While it is the agreement that we cannot assume what the physician meant, it is my practice not to assume what he did not mean either. Stable is a descriptor for the physician's management of a condition. I would never argue that when a physician writes "hypertension-stable" he really means the patient is cured and assign a Vcode. Stable/unstable, controlled/uncontrolled are words describing a current condition that still needs monitored.

  5. #25
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    I want to point out that, though I DID in fact point out that we are not to assume what the physician means by what they are documenting rather we are to code exactly what is stated, that was not my only arguement. I also want to point out that, though the Index is there to guide us, we are NOT to code from the index. Starting from the time that I was studying to be a CPC in school, that is what I have ALWAYS been told.

    The dx is stable hypo (aka low) blood sugars, not hypoglycemia. There is more to Hypoglycemia than having low blood sugar readings. I posted that information already. If there is more to the documentation that points to Hypoglycemia, the orginal poster has not posted it.
    Vanessa Mier, CPC

  6. #26
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    Thank You Vanessa! While the index will lead you to the 251 code for the low blood sugar, as a coder you then need to determine if this is in fact the code you were looking for. The chapert the code is in, is it correct?, the category heading you find you code in does it apply? And in this case to code the patient as have an endorcrine disorder is not for us to say, there is not enough documenation. For instance, the patient is on anticoagulants and the index leads you to 964.2 which says anticoagulant, would you then use this code? or would you look to see that you are in the chapter for injury and poisoning, and a catergory for poisoning by agent. I think you would try a different search word! Alos a patient is fine and comes to the provider due to missed periods and a suspicion that they are preganant. would you look up missed periods or amenorrhea and get 626.0 and code that? Or would you look and see that you are in the chapter for diseases of the genitourinart system and a catergory for Disorders of menstruation and other abnormal bleeding from female genital tract, when the only thing is the patient has missed a couple of periods and thinks she is pregnant? you need to look for a different code as the chapter and the category are wrong for your scenario. Yes the index assists us with looking up codes but it is not infallible in where it takes us. We must use our skill and education as a coder to discern if the code found is the correct code for the documentation provided. So look at what is documented again and see what is being communicated. The diagnosis is the PATIENT'S and we have a duty and responsibility to be 100% CORRECT at all times!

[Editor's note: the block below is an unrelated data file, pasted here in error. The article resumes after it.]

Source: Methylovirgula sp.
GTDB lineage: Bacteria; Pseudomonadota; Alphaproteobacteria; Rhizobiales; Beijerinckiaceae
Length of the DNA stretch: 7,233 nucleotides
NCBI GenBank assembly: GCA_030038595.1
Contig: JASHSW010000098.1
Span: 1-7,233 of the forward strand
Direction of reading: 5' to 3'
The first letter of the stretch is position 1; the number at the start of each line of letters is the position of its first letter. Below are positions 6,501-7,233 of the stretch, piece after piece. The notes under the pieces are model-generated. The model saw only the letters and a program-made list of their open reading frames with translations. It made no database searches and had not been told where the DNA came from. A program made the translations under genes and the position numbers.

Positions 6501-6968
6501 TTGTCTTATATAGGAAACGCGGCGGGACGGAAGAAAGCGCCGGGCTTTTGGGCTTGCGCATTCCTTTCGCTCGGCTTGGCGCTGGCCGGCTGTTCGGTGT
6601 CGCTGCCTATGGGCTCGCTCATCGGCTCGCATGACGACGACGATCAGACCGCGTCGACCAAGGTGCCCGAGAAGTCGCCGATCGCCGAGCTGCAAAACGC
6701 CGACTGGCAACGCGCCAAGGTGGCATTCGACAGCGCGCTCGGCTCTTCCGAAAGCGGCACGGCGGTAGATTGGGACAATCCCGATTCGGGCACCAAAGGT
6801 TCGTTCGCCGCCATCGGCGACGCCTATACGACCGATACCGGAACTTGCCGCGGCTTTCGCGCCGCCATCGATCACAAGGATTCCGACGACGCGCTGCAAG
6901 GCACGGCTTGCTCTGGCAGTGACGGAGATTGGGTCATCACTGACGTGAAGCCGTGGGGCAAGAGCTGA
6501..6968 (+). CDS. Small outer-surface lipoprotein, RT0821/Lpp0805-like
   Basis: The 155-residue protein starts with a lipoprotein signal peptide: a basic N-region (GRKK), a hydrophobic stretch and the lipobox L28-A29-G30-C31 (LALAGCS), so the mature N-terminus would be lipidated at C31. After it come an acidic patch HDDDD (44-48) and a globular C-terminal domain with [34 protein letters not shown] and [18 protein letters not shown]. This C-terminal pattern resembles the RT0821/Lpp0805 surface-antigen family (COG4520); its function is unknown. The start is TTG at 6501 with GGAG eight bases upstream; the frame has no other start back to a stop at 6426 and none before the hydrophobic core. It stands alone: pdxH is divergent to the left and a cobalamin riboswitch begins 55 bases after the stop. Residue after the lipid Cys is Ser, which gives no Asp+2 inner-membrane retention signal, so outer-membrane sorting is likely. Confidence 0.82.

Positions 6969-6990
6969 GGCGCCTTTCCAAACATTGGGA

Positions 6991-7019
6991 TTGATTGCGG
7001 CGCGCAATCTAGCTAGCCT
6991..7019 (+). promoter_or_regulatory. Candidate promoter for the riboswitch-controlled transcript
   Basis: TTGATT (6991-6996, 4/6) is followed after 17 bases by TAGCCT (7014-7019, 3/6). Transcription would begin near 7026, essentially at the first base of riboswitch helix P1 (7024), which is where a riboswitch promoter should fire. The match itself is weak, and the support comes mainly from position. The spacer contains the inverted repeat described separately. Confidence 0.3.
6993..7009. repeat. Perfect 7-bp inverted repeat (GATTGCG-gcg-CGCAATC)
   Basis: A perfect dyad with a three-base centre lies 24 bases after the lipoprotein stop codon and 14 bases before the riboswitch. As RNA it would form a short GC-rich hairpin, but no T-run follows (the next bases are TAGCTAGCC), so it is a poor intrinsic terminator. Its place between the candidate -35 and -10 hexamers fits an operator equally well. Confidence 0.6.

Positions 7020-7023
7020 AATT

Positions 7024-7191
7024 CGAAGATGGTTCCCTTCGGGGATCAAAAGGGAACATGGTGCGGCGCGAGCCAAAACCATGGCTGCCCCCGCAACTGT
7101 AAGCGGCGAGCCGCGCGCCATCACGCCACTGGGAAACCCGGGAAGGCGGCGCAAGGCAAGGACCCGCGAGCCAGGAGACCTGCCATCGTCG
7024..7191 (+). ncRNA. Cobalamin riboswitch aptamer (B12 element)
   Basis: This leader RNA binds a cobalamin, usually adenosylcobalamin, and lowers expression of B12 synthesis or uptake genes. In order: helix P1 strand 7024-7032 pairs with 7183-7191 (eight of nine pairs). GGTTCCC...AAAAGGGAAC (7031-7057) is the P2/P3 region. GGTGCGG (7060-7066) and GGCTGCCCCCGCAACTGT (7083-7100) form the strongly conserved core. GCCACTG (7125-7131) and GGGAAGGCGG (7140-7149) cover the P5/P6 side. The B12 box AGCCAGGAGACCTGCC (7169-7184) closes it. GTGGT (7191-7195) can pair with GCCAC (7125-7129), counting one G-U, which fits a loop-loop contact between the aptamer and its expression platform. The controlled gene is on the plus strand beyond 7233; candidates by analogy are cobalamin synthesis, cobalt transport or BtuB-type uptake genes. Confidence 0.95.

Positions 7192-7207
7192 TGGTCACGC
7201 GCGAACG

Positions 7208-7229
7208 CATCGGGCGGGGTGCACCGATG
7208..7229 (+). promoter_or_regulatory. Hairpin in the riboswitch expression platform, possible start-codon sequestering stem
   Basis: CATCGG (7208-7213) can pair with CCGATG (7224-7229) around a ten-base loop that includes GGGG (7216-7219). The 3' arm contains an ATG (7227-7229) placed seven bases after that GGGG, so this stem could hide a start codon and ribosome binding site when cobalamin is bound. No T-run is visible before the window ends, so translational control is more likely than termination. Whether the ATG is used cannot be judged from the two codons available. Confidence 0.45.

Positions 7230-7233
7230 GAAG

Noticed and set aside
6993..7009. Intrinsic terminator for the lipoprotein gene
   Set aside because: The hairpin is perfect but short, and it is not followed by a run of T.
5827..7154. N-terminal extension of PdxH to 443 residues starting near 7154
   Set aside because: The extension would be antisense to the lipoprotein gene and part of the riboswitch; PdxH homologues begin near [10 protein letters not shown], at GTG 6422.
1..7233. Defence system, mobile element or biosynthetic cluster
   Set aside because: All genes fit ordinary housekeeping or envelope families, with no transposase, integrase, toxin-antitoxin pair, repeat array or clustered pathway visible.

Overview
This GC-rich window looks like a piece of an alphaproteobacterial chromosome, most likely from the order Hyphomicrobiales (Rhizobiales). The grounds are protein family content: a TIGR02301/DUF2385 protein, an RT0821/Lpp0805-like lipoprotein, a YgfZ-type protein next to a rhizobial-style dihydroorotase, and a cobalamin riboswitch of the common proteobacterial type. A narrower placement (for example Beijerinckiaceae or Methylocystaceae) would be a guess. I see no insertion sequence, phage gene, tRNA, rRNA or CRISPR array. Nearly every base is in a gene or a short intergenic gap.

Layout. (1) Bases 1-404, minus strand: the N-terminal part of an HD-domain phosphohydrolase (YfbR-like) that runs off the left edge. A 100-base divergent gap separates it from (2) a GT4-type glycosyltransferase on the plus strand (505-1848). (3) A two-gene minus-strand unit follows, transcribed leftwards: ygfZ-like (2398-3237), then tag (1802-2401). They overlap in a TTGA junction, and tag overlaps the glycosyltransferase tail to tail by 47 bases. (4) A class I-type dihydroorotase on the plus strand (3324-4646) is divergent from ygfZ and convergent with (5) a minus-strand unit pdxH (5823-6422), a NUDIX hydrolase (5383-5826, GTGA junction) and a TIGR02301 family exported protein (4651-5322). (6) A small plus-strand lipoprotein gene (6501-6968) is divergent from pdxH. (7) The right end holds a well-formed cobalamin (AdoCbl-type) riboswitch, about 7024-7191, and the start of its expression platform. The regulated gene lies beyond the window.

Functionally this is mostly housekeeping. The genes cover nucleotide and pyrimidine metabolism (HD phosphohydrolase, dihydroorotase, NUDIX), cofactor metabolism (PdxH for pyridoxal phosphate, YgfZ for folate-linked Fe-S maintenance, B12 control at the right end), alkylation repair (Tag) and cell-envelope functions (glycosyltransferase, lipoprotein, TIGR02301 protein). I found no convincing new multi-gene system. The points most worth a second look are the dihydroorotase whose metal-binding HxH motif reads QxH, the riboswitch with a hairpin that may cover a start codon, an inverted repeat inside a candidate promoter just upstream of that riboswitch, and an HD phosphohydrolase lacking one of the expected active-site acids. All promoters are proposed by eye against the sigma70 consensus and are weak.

Debra A. Mitchell, MSPH, CPC-H

  7. Default
    I just say we can all agree to disagree on this one. Everybody has valid points and I can see where they are coming from. HOWEVER, I personally still stand by my code.. 251.2. I understand you do not agree and that is okay. That is just how I see it.

  8. #28
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    This has been a very interesting discussion - with both sides supporting their thoughts. After reviewing what was said, coupled with my feelings - I first thought that the best code would be 790.29 - because the patient has low blood sugar without dx of hypoglycemia. However, I am leaning more towards the V code now because the original poster states the condition is stable. If the patient was not diagnosed with hypoglycemia, but had an episode of low blood sugar and it is now stable, then the condition is no longer being treated - it is a follow-up.

    I wonder what happened to the original poster of this question...maybe they could have provided more information from the notes to assist everyone in coming up with a consistent answer for their question!

    Have a nice day all!
    Jodi Dibble, CPC

  9. Default
    Quote Originally Posted by jdibble View Post
    This has been a very interesting discussion - with both sides supporting their thoughts. After reviewing what was said, coupled with my feelings - I first thought that the best code would be 790.29 - because the patient has low blood sugar without dx of hypoglycemia. However, I am leaning more towards the V code now because the original poster states the condition is stable. If the patient was not diagnosed with hypoglycemia, but had an episode of low blood sugar and it is now stable, then the condition is no longer being treated - it is a follow-up.

    I wonder what happened to the original poster of this question...maybe they could have provided more information from the notes to assist everyone in coming up with a consistent answer for their question!

    Have a nice day all!
    Glad you joined the discussion! I don't think (again my opinion) that you can use a V code in this situation because he states it it stable. Stable does not mean no longer being treated. Just like you can have stable hypertension.. you still have hypertension... not a history of. If it was no longer being treated then he would have said resolved, not stable. Again, just my opinion

  10. #30
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    Quote Originally Posted by eadun2000 View Post
    Glad you joined the discussion! I don't think (again my opinion) that you can use a V code in this situation because he states it it stable. Stable does not mean no longer being treated. Just like you can have stable hypertension.. you still have hypertension... not a history of. If it was no longer being treated then he would have said resolved, not stable. Again, just my opinion
    That's true - stable is not gone. Then I would have coded the 790.29 - from the symptom section. Of course that is my opinion! I just feel that a little more info from the original poster should have been provided...they have not commented on this thread at all!!! I wonder what they ended up using?
    Jodi Dibble, CPC